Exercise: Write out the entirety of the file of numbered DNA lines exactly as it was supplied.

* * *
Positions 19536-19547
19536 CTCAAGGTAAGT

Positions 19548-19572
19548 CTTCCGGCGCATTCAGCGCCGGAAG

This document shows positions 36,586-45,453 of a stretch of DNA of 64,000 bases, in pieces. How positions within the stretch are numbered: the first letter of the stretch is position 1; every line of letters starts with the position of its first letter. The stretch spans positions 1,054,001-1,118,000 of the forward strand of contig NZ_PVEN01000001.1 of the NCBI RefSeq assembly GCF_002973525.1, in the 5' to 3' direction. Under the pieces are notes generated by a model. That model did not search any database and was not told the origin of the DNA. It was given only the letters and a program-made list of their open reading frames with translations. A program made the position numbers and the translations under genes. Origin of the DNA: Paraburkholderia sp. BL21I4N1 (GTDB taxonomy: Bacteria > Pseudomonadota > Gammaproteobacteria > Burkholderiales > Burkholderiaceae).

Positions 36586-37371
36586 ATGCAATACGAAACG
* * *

Positions 19536-19547
19536 CTCAAGGTAAGT

Positions 19548-19572
19548 CTTCCGGCGCATTCAGCGCCGGAAG

This document shows positions 36,586-45,453 of a stretch of DNA of 64,000 bases, in pieces. How positions within the stretch are numbered: the first letter of the stretch is position 1; every line of letters starts with the position of its first letter. The stretch spans positions 1,054,001-1,118,000 of the forward strand of contig NZ_PVEN01000001.1 of the NCBI RefSeq assembly GCF_002973525.1, in the 5' to 3' direction. Under the pieces are notes generated by a model. That model did not search any database and was not told the origin of the DNA. It was given only the letters and a program-made list of their open reading frames with translations. A program made the position numbers and the translations under genes. Origin of the DNA: Paraburkholderia sp. BL21I4N1 (GTDB taxonomy: Bacteria > Pseudomonadota > Gammaproteobacteria > Burkholderiales > Burkholderiaceae).

Positions 36586-37371
36586 ATGCAATACGAAACG